Figure 4

Six months after hospital discharge.

3. Discussion

This dramatic case clearly demonstrates that modern times can still surprise us with serious old-fashioned problems. In the literature, there is a lack of studies able to describe so many important and severe complications of Ludwig angina following a dental surgery, illustrated in only 1 patient: CNF, DNM, pericarditis with arrhythmic storm, pericardial and pleural effusions, septic shock and ARDS with reactivation of CMV and multiorgan failure. Based on our patient's symptoms and history of prior dental procedure, a deep neck infection was rapidly suspected in the emergency room (ER) and a CT scan of her neck and thorax was performed. Despite a high suspicion, by the time the diagnosis was confirmed, we were already far behind in this rapidly spreading infection.

A contrast CT scan represents the cornerstone, not only to assist in the diagnosis of CNF and DNM, but also to show the extent of disease, evaluate any serious complications, and guide decisions regarding surgical approaches when indicated.[14,15] In addition, ultrasound is a reliable supplement modality to CT scan, specially at the patient's bedside, for example, to place a drainage and to differentiate edemas from abscess collections.[16] In our patient, a close follow-up CT was essential in order to determine the adequacy of drainage, monitor the evolution of the process, and identify recurrent abscesses and progression of DNM.

Management of CNF includes early surgical incisions and debridement of necrotic tissue, broad spectrum intravenous antibiotics, and airway control. In a recent analysis of 59 cases with CNF, Elander et al[17] found that early surgical debridement combined with hyperbaric oxygen treatment may be associated with an increase in survival rate. In case of secondary DNM, the surgical approach should combine aggressive cervical and mediastinal drainage of all involved spaces as well as adjacent potential areas.[18]

Severe deep neck infections and DNM are often associated with baseline immunological diseases and other debilitating comorbidites, like diabetes and alcoholism.[5,9,19] However, to the best of our knowledge, cases of CNF and DNM in patients with hypo-IgG have not been previously reported. Low levels of immunoglobulins are a frequent finding in patients with septic shock. In the studies that excluded immunodeficiency states, hypo-IgG has been associated with an increase in the risk of severe illness, a greater incidence of ARDS and longer duration of shock.[20,21] Bermejo-Martin et al[22] found that IgG1 was the only immunoglobulin independently associated with mortality.

We were unfamiliar of the immune status of our patient on the first days of admission, and we cannot confirm if detecting and treating a low IgG earlier would have given our patient a less severe illness, or a faster resolution of the process. We definitely missed the so called “window of opportunity” for IVIG (first days that follow clinical presentation of sepsis). Furthermore, there is still a lack of consensus on the optimal dosage and timing of administration. The dose used in randomized, placebo-controlled clinical trials and observational studies varies from 0.2 to 2 g/kg.[2326] Our dose was within this range, and given every 15 days based on immunoglobulins levels and the clinical status of the patient.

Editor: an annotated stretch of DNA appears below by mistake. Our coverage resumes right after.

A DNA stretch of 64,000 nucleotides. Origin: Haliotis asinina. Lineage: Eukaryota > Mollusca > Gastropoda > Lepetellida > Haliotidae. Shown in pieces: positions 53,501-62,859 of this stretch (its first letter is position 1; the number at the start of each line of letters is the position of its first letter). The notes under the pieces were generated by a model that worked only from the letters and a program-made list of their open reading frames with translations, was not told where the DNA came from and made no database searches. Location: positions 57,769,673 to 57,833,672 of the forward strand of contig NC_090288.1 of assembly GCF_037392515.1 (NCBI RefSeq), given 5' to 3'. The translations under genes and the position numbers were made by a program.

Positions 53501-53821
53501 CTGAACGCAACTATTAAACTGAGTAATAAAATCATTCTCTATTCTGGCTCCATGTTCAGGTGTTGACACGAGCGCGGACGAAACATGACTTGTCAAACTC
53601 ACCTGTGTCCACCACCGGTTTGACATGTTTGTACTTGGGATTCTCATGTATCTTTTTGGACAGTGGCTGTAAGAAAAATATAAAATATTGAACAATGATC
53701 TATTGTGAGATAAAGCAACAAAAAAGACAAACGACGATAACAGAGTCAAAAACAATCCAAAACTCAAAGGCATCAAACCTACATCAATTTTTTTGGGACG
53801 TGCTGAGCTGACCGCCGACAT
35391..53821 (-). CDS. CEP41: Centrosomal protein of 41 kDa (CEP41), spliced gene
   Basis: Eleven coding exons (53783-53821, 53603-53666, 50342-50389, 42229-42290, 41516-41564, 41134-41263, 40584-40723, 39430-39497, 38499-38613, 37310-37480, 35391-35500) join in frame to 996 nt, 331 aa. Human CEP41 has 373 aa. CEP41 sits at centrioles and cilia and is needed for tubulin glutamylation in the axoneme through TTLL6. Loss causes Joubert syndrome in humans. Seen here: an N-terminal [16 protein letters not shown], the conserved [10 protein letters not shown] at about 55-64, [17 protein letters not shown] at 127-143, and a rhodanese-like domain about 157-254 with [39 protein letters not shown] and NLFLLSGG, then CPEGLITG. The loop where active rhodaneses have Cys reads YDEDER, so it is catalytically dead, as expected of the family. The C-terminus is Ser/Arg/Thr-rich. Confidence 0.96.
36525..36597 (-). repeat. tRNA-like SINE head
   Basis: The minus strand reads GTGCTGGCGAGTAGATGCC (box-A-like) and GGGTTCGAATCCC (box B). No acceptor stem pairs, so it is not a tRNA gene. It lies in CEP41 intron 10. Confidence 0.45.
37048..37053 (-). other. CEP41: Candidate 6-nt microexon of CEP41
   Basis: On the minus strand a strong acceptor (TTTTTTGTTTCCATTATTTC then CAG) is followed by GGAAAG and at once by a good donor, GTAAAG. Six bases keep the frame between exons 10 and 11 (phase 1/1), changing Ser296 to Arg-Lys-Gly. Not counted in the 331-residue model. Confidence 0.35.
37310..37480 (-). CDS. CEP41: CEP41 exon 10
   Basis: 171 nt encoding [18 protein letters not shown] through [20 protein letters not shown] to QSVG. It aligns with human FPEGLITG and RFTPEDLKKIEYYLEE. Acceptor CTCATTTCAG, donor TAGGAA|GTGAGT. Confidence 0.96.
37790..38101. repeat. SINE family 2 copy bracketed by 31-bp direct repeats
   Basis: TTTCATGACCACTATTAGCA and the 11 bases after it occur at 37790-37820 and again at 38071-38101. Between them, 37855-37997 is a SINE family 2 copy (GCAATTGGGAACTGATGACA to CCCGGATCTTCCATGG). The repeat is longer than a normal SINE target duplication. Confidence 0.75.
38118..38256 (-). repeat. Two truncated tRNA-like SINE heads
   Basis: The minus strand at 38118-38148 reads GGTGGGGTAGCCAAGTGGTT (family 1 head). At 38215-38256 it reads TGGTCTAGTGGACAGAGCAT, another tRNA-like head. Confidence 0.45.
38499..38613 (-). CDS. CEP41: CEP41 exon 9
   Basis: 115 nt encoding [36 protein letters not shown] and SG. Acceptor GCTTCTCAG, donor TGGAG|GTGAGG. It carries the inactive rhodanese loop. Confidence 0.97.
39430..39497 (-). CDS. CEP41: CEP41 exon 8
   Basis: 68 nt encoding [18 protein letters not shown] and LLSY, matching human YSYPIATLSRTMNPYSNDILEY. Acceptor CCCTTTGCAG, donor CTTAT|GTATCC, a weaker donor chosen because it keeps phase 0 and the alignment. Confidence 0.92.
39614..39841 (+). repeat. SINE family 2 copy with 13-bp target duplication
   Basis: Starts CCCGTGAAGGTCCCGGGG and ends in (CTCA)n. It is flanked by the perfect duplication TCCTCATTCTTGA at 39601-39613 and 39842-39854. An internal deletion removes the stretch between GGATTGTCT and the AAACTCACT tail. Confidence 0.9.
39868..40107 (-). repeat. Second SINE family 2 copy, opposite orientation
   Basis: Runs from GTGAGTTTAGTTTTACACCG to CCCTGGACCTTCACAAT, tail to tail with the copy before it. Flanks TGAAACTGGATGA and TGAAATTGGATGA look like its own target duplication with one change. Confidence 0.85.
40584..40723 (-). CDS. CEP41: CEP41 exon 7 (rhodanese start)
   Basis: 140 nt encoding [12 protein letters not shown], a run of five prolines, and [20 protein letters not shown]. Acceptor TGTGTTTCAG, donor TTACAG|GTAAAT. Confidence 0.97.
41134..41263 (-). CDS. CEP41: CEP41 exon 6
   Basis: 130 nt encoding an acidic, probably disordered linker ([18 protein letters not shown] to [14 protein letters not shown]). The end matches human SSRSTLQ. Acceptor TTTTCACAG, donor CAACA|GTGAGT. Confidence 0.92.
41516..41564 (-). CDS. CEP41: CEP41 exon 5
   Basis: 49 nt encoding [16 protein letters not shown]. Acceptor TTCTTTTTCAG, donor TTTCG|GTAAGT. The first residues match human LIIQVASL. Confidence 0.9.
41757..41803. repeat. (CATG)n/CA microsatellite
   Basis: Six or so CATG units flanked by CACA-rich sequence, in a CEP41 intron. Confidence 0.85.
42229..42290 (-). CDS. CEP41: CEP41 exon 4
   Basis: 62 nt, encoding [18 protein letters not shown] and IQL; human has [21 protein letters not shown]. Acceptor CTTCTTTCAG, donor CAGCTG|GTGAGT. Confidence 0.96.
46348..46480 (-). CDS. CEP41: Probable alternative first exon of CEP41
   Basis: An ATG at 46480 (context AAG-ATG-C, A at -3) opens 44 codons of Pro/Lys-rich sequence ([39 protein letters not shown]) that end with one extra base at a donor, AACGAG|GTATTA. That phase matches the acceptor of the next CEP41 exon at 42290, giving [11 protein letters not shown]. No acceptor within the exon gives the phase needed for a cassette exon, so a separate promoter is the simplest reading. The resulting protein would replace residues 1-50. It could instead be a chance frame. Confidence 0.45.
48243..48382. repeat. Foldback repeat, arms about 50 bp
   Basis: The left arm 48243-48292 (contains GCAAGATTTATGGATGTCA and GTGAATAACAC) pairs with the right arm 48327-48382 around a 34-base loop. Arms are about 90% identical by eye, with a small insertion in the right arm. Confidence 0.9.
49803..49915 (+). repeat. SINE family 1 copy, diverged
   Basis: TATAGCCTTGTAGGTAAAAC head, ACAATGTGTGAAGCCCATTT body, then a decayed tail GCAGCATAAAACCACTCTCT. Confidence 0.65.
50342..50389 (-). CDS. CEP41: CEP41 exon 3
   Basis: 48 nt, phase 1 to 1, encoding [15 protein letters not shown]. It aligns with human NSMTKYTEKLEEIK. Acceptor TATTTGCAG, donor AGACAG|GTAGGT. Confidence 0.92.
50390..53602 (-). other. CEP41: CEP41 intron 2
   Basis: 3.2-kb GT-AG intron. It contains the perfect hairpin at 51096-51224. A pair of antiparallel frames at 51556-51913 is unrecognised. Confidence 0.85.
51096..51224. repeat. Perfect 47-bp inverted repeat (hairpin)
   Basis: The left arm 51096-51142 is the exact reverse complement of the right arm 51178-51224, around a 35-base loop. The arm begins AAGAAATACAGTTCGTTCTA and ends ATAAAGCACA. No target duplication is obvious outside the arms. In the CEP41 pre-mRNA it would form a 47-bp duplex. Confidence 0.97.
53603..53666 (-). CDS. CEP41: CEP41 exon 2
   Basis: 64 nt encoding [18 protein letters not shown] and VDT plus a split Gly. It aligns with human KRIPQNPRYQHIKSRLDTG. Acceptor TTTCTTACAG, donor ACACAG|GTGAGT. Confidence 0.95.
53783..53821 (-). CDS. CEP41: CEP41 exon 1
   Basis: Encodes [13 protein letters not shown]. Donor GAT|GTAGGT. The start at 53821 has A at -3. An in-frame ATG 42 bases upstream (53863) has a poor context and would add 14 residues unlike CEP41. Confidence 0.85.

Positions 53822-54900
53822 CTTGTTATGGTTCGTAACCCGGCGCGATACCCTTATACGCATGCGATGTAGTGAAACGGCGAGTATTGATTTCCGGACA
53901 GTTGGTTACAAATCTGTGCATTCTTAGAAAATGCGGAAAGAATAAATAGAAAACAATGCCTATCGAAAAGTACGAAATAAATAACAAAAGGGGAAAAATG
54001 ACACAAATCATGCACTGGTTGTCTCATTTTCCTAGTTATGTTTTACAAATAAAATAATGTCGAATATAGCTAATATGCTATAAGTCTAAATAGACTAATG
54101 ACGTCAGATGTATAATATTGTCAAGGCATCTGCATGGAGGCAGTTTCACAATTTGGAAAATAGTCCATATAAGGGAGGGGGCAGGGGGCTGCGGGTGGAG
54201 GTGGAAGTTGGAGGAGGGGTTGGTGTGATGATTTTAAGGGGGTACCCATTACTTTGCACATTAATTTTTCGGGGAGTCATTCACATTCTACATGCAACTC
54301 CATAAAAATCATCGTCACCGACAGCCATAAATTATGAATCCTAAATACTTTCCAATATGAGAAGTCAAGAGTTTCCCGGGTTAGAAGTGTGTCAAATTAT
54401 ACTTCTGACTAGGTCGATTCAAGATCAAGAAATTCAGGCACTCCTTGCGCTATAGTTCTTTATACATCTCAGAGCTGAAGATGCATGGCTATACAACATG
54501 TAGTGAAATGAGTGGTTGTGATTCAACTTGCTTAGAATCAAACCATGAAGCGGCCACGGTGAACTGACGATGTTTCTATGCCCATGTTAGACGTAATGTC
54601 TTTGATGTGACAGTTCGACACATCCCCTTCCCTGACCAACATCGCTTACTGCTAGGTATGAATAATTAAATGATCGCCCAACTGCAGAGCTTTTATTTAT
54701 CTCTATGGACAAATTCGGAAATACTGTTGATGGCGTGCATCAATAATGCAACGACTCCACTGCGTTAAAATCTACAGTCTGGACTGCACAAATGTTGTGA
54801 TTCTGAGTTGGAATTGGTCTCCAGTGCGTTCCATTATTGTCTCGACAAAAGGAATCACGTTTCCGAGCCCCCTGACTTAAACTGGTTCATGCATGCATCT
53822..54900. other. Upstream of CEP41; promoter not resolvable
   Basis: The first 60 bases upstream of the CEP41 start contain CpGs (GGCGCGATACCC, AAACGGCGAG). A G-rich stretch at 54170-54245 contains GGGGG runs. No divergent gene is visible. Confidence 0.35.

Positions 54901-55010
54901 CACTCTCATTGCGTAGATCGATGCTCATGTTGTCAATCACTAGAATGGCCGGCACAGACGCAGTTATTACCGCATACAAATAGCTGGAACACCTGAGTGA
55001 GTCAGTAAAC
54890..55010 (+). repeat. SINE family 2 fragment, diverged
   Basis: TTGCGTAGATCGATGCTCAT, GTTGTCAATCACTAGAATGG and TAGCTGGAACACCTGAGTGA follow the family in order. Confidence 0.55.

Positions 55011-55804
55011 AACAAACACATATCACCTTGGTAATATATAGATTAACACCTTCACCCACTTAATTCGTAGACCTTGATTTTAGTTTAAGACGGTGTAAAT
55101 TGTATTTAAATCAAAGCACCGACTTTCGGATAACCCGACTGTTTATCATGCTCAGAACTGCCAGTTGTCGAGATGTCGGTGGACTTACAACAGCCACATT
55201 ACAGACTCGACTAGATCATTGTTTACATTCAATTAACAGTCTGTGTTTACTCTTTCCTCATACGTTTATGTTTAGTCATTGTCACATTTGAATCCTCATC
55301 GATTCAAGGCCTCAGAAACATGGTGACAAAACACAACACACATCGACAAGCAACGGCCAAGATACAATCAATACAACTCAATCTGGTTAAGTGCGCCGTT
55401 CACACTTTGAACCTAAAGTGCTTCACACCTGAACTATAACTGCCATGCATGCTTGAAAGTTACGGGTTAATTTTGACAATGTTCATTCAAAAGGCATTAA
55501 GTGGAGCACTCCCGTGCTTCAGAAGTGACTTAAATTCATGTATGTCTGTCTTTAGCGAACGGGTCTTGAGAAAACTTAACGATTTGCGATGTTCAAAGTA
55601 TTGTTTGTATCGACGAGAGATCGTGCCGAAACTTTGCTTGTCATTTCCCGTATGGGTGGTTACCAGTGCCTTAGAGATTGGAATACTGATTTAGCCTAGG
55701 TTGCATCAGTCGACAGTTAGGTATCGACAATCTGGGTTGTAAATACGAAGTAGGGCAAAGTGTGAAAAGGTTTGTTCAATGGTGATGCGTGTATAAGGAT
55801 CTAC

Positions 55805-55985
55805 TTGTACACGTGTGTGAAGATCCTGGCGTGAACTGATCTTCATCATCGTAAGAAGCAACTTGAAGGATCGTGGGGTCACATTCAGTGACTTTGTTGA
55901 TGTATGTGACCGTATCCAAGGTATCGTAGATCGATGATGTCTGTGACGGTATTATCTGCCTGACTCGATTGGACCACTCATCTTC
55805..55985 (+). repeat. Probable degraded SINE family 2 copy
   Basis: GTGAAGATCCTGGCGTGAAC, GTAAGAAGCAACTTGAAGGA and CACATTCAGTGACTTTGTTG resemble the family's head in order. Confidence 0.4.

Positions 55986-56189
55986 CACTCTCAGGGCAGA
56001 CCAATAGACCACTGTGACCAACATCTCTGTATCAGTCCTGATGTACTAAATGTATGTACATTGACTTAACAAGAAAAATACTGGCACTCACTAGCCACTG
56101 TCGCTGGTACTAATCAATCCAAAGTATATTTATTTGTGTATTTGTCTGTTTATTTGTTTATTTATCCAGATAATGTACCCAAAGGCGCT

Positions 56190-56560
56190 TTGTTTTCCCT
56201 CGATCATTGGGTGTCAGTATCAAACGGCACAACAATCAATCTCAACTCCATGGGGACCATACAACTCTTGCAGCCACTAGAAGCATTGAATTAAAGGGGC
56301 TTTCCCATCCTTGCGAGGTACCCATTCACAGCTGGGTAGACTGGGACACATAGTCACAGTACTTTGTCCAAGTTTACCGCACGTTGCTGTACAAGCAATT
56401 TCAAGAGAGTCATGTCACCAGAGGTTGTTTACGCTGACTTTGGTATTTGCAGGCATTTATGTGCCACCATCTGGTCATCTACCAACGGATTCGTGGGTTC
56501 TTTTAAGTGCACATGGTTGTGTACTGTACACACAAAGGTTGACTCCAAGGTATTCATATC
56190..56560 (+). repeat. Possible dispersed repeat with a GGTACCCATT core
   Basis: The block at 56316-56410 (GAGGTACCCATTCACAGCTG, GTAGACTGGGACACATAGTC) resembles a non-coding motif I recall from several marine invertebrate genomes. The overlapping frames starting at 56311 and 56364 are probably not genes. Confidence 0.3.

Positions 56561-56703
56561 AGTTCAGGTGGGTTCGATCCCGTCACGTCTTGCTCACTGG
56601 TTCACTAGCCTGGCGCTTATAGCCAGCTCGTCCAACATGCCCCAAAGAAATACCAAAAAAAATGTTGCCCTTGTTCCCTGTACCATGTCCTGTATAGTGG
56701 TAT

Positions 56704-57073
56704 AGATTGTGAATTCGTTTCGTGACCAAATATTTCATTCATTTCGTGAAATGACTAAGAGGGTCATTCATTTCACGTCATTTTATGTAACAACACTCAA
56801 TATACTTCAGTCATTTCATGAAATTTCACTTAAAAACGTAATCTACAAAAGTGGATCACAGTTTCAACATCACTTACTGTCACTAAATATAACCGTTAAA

During follow up we found that the patient had a partial deficit of IgG. Even though an improvement of IgG levels were observed and concurred with the favorable evolution of our patient, 2 months after hospital discharge, she continues to visit the immunologist specialist and her IgG values persist under the normal reference value (644 mg/dL).

In conclusion, fulminant infections complicating odontogenic processes can have diverse presentations. Patient's clinical status may rapidly deteriorate; therefore early diagnosis and treatment are necessary to reduce mortality. The maintenance of a secure airway is paramount, being air-way obstruction and spread of infection to the mediastinum the most feared complications. Patients presenting with a life threatening infection and that additionally lack coexisting comorbidities or a previously known immunodeficiency, such as the one we describe, should consistently be evaluated regarding their immunological situation. This includes measuring endogenous levels of immunglobulins, complement proteins, T cells, or the evaluation of percentages of circulating CD4+ CD25+ T-regulatory cells in blood.

Acknowledgments

The authors are very thankful with Dr. Ana Ortiz de Mendivil, Consultant Radiologist (Universitary Hospital HM Sanchinarro), who reviewed and reported the CT figures. We are also grateful with Dr. Eduardo Fernández-Cruz, head of Clinical Immunology (Universitary Hospital HM Sanchinarro), for his contribution with the diagnosis of the patient's immunological status and the treatment with IVIG.

Footnotes

Abbreviations: AIDS = acquired immune deficiency syndrome, ARDS = acute respiratory distress syndrome, CMV = cytomegalovirus, CNF = cervical necrotizing fasciitis, CRP = C-reactive protein, CT = computed tomography, DNM = descending necrotizing mediastinitis, ER = emergency room, hypo-IgG = IgG hypogammaglobulinemia, ICU = intensive care unit, IVIG = intravenous immunoglobulins.

Consent: Written informed consent was obtained from the patient for publication of this case report and the accompanying images. A copy of the written consent is available for review by the Editor of this journal.

The authors have no conflicts of interest to disclose.